The Most Dangerous Game

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This is not a second edition of Pulp Fiction Thursday, it’s the political post I originally planned before writing about Korematsu. The Most Dangerous Game referred to in the movie is: MAN and/or WOMAN. The deranged hunter in that story, Count Zoroff, enjoys hunting human beings for sport. People are the game. Poor Joel McCrea. It was easier being on the chain gang in Sullivan’s Travels.

Senate Democrats, including such progressive stars as Elizabeth Warren, Sherrod Brown, and a certain Independent from Vermont, are making noises about working with the Insult Comedian. They seem to think they can find common ground with him on the “populist ideas” he spouted during the late campaign. Unless this is a tactic designed to expose Trump as a fraud, they’re out of their minds.

First, we have no idea what, other than himself, Trump believes in. I have a hard time believing that a sexual predator who lives in a Manhattan penthouse favors populist solutions to economic problems. The sole “populist” on his team is the millionaire anti-Semite and white nationalist, Steve Bannon of B3 Brownshirt fame. The potential Vichy progressives want him removed for laudable reasons and I agree with them. Who’s going to have their back on economic issues if he goes? Nobody, that’s who. The crazed cannibal capitalists will have their run of the asylum AKA the Trump White House.

Second, Trump lied his way through the campaign. Moreover, he’s an habitual liar who screws everyone who deals with him. His word is not his bond. Trying to deal with him is an act of extreme naiveté. He will look you straight in the eye, shake your hand, lie to you, and later deny that a deal was made. If we’ve learned nothing else from the campaign, we’ve learned that Trump is a con man who tells his marks what they want to hear. I’m not buying what he’s selling. Repeat after me: the Insult Comedian is the  lyingest liar who ever lied.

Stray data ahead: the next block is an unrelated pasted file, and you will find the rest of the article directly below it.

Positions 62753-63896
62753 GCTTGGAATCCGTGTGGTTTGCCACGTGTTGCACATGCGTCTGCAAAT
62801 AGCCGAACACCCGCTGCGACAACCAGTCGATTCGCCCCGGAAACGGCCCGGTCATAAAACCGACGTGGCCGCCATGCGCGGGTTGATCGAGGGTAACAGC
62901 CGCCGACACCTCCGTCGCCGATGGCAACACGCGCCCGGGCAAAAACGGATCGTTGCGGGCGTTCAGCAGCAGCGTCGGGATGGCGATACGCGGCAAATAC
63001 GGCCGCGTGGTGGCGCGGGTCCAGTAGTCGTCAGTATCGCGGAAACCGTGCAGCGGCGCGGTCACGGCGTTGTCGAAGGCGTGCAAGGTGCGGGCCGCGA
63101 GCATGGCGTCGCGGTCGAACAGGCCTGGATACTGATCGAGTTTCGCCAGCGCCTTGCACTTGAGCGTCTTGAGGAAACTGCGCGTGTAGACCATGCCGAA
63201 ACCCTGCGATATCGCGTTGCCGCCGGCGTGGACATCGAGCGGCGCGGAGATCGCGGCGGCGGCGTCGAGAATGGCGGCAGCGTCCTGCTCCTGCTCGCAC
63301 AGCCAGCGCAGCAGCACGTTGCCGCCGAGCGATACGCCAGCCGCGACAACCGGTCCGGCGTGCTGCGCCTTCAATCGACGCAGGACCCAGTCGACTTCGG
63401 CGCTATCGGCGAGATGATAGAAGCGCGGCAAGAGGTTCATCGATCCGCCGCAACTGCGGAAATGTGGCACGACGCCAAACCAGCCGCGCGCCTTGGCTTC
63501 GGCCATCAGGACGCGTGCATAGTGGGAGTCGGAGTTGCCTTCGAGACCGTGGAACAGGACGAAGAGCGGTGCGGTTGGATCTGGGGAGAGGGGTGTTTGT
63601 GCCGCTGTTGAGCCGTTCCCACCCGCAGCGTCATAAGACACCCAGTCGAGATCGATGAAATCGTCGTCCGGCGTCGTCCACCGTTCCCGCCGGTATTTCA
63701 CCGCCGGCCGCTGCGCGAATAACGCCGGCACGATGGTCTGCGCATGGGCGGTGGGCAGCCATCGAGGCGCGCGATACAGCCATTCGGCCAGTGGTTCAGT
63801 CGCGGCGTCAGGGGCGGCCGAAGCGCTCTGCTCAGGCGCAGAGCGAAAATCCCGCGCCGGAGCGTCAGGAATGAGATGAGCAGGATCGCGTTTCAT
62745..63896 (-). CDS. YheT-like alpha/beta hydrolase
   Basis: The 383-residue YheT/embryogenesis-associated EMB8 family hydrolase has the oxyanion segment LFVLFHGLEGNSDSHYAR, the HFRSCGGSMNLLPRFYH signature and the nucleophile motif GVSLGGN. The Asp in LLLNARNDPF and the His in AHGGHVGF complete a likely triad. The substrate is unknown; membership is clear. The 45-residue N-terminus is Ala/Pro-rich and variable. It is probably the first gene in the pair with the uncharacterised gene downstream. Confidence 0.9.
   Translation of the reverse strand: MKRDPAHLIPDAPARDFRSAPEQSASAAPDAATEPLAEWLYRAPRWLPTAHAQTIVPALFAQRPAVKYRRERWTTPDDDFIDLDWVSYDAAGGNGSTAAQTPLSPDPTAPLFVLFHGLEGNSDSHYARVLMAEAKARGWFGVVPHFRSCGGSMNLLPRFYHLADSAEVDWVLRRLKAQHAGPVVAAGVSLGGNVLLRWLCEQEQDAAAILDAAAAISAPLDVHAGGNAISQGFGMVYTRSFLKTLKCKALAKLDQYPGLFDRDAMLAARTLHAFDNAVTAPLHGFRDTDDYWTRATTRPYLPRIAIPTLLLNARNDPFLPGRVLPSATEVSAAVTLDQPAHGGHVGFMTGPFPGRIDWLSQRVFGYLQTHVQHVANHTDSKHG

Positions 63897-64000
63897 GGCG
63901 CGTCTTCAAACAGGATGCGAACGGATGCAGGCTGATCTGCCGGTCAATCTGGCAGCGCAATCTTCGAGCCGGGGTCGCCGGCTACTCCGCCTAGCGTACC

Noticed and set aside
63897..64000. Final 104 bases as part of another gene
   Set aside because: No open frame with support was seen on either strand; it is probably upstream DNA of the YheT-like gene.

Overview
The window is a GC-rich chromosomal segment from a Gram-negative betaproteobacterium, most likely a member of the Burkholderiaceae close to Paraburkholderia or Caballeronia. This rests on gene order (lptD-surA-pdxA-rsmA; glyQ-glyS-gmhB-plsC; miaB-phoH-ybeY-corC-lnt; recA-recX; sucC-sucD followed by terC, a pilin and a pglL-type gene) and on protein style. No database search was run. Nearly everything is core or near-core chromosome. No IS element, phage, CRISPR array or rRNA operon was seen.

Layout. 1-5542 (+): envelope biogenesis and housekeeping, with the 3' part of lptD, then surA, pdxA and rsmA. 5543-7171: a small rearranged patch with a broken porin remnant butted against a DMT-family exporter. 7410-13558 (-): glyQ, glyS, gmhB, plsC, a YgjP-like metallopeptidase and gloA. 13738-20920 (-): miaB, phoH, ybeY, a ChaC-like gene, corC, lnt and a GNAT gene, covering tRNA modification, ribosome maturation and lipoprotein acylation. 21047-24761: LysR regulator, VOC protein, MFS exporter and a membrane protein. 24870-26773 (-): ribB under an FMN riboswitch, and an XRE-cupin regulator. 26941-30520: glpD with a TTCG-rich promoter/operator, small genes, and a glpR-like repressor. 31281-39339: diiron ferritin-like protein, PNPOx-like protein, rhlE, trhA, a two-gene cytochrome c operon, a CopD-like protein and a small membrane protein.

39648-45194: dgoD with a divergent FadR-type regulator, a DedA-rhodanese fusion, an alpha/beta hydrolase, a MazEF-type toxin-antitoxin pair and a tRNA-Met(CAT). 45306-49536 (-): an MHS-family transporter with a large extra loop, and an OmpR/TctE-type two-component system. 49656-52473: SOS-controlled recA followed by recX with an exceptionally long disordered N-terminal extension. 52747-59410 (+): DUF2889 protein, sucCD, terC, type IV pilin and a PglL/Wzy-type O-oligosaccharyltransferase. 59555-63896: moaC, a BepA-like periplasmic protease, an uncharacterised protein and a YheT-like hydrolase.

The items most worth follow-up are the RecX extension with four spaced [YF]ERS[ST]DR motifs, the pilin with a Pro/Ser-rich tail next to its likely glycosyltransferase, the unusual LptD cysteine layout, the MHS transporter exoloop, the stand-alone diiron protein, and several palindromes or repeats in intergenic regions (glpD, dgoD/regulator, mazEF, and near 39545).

I understand *why* they want to make a deal. They know Trump is a blank slate when it comes to policy and they want to get shit done. Yes, our infrastructure needs work but is it worth selling out to Trump? Presidents get credit for things like this and, knowing Trump, he will put his name on every construction project. I’d like to point out that public works spending is a tried and true way for dictators to build support. Why do you think the original German autobahn was built? The Nazis built it as a popularity boosting measure. They were “populists” appealing to the “forgotten man” too.

Some Democrats and Dudebro progressives are drawing the wrong lesson from Trump’s narrow victory in some Rust Belt states. Slate’s Jamelle Bouie has written the best refutation. Here are the money paragraphs from his piece:

Warren and Sanders are wrong, and in a way that signals a significant misreading of the landscape on the part of the most influential Democrats. The simple truth is that Trump’s use of explicit racism—his deliberate attempt to incite Americans against different groups of nonwhites—was integral to his campaign. It was part and parcel of his “populism” and told a larger story: that either at home or abroad, foreigners and their “globalist” allies were cheating the American worker, defined as a white working-class man with a factory job. To claw back the dominion he once enjoyed—to “make America great again”—Trump promised protectionism and “law and order.” He promised to deport immigrants, register Muslims, and build new infrastructure. This wasn’t “populism”; it was white populism. Writes historian Nell Irvin Painter for the New York Times: “This time the white men in charge will not simply happen to be white; they will be governing as white, as taking America back, back to before multiculturalism.”

It seems reasonable for Warren and Sanders to make a distinction between Trump as blue-collar populist and Trump as racist demagogue. But that distinction doesn’t exist. Supporting a Trump-branded infrastructure initiative as a discrete piece of policy where two sides can find common ground only bolsters a white-nationalist politics, even if you oppose the rest of Trump’s agenda. It legitimizes and gives fuel to white tribalism as a political strategy. It shows that there are tangible gains for embracing Trump-style demagoguery. Likewise, it seems reasonable to want to recast support for Trump as an expression of populism. But Trump’s is a racial populism—backed almost entirely by white Americans, across class lines—that revolves around demands to reinforce existing racial and status hierarchies. That’s what it means to “make America great again.” It has nothing to offer to working-class blacks who need safety from unfair police violence just as much as they need higher wages, or working-class Latinos who need to protect their families from draconian immigration laws as much as they need a chance to unionize.